Singles and the Biological Clock – Part 1
- Wednesday, February 08, 2006
In "The UnGuide to Dating," a he said/she said look at adult dating relationships, authors Camerin Courtney and Todd Hertz discuss singles and the biological clock: guys who are ready to get married and start a family and gals who perhaps are not. ...
The Parent Trap
Todd: The high school youth group boys I work with invented their own game when they got bored with less violent games like broom hockey, tackle football, and boxing. Fumble Rumble is a simple game with two rules: (1) someone holds on to an object (usually a ball, but in moments of ingenuity, the boys have used shoes, hats, and, one time, a freshman) and (2) everyone accosts that person.
One Sunday afternoon – just moments after being on the bottom of a Fumble Rumble pile and only a half hour before offering a sincere prayer for the Chicago Bears – a sophomore named Paul opened up to his small group when asked what he most wanted from life. “I want to raise a family,” Paul said.
Like Paul, many men have an innate desire to be a dad – usually hidden deep down under a tough-guy image, Simpsons’ quotes, and baseball stats. Granted, the desire is greater in some men than in others. Starting as early as preschool, I’ve daydreamed far more about being a dad than driving a race car, pitching in game seven of the World Series, or going on a date with Jennifer Garner.
Even though men can have a strong paternal urge, we’re often overlooked in cultural discussions about parental longings. You can just look at all the sitcoms and movies where dads are portrayed simply as dolts who hand out allowances and watch television, and know a guy’s desire for and joy in being a dad isn’t given enough credit in our culture. Let’s be honest. Cuddling a baby isn’t considered manly. But I’m not totally blaming culture. Instead, I think guys’ parental longings are probably less realized because, well, we aren’t the best at relating our feelings (surprise!). Because we seldom talk about it, I sometimes feel like I belong in a support group, shyly announcing, “Hello, my name is Todd, and I want to be a dad.”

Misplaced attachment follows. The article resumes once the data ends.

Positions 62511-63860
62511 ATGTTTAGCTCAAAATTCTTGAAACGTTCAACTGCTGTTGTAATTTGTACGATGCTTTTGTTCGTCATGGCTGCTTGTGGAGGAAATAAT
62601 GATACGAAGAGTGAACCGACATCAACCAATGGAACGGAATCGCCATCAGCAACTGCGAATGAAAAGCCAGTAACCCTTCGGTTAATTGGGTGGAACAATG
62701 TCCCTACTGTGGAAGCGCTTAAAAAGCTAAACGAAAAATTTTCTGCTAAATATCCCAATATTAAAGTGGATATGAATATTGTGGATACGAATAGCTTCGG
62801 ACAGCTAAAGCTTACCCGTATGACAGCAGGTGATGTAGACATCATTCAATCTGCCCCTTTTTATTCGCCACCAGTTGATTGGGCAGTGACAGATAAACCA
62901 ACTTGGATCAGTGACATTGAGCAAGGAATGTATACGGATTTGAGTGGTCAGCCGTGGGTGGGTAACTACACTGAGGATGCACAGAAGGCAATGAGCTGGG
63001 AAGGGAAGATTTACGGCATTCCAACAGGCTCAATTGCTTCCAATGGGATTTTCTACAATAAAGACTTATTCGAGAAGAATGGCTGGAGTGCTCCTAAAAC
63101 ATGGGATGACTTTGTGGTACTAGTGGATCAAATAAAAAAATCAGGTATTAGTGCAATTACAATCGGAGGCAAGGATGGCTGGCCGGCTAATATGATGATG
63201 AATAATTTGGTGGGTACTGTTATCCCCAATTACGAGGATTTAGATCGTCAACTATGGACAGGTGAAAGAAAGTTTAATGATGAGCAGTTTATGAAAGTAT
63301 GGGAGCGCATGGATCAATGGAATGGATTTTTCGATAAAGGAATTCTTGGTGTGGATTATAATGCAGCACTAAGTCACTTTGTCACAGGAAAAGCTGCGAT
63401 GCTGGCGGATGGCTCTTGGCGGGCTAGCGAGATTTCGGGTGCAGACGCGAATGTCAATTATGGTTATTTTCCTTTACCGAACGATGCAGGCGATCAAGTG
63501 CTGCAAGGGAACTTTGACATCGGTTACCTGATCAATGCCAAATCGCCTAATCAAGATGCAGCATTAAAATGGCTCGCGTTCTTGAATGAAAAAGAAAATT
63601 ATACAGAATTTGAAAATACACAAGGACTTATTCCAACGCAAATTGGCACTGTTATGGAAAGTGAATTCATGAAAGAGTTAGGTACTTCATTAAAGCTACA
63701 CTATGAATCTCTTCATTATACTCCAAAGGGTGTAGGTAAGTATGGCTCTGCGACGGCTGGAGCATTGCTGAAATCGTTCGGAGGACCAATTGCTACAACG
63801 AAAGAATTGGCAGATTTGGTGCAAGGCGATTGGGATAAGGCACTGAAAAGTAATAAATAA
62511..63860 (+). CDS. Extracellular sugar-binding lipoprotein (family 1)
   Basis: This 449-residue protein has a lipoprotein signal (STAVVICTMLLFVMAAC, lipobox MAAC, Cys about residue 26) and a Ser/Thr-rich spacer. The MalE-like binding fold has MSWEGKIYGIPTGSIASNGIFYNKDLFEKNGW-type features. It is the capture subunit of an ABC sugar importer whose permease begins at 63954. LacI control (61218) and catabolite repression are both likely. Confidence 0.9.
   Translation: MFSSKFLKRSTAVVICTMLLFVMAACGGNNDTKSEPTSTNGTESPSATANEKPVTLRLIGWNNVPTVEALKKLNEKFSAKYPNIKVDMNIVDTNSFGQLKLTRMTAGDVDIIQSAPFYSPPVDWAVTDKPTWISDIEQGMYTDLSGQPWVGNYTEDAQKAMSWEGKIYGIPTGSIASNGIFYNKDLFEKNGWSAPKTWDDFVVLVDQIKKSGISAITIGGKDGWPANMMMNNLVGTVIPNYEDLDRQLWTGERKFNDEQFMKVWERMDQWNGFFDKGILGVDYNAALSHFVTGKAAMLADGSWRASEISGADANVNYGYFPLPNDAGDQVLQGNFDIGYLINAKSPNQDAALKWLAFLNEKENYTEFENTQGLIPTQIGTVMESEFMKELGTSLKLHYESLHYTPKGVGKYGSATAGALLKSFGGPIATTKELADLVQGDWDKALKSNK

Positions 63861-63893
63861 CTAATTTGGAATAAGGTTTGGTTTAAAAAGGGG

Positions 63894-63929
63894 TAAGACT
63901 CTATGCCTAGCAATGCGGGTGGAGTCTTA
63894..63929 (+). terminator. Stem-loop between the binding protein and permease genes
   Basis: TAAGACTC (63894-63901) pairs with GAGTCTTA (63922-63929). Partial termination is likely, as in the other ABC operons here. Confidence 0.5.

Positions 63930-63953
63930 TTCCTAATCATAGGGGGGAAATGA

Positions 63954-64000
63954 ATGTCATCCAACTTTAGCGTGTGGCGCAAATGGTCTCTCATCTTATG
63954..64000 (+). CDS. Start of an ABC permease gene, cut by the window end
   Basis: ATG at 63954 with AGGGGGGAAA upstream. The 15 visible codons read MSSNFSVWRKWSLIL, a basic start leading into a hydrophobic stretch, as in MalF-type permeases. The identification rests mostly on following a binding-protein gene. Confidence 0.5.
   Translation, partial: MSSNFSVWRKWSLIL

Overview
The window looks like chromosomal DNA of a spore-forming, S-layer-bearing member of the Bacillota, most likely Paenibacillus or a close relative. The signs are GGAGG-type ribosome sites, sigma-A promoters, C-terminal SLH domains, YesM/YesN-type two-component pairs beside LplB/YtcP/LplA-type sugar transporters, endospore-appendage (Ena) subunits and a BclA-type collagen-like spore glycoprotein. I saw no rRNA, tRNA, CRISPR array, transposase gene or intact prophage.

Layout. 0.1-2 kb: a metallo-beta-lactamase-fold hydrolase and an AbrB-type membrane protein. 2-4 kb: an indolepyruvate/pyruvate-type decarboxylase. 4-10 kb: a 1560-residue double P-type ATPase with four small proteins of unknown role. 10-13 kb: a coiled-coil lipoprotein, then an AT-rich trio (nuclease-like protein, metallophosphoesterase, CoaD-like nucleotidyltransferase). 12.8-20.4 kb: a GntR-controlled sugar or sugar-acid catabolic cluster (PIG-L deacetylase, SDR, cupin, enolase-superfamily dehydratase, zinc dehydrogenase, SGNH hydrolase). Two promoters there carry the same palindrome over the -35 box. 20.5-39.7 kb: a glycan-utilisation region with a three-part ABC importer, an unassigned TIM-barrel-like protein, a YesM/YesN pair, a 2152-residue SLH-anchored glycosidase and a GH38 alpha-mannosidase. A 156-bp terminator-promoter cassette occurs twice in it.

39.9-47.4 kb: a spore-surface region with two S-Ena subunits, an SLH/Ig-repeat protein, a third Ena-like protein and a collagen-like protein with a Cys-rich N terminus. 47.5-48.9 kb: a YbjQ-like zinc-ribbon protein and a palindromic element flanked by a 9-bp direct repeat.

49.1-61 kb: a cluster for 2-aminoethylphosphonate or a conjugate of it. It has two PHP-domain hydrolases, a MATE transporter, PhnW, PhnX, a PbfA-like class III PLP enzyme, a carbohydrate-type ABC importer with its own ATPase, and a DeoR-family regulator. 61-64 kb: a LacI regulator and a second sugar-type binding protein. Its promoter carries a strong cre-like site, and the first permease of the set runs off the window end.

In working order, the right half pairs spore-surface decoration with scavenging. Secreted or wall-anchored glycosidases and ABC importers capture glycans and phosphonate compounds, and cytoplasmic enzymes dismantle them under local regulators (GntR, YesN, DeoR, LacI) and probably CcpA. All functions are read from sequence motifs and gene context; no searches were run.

One day after church, my friend Laura was holding her baby, Natalie. I said, “I’ll hold her a minute if you want to go get a drink.”
“No, I’m fine,” Laura said.
“Yeah ...” Laura said, somewhat perplexed.
I wasn’t sure what to do at this point. I really wanted to hold Natalie. I couldn’t even understand exactly why. But I didn’t feel like it was kosher to just come out and admit it. On the other hand, our mutual friend Jen, who’s also single, is so blatant about her desire to hold Natalie that Laura often passes the baby over like a baton as soon as Jen walks into the room. It’s OK for Jen to admit she longs for a child. But for guys, that desire doesn’t feel as publicly acceptable. I feel like I have to go watch a couple of '80s Schwarzenegger movies after holding an infant to regain an appropriate testosterone level.
But that day in church, I told Laura, “Um, could you act like I’m helping you? I just want to hold a baby.”
OK, so I like holding babies. And I want to be someone’s dad. But is my desire to be a parent as strong as the desire women feel? I don’t know. I won’t argue it is. But I do think it’s a God-given desire, an extension of my personality type, and a male need to provide for, protect, and shape another person. I also know what I feel isn’t just a feeling of “Boy, that’d be nice!” – it’s a long-time longing. And as I get older, I worry more and more it won’t happen. Sure, I don’t have the biological timetable women do, but I also fear becoming a first-time dad late in life. My friend’s dad was nearly sixty when Gene, an only child, was born. Gene’s dad lived late into life, but that still meant Gene was only in his mid-twenties when he had to bury his dad.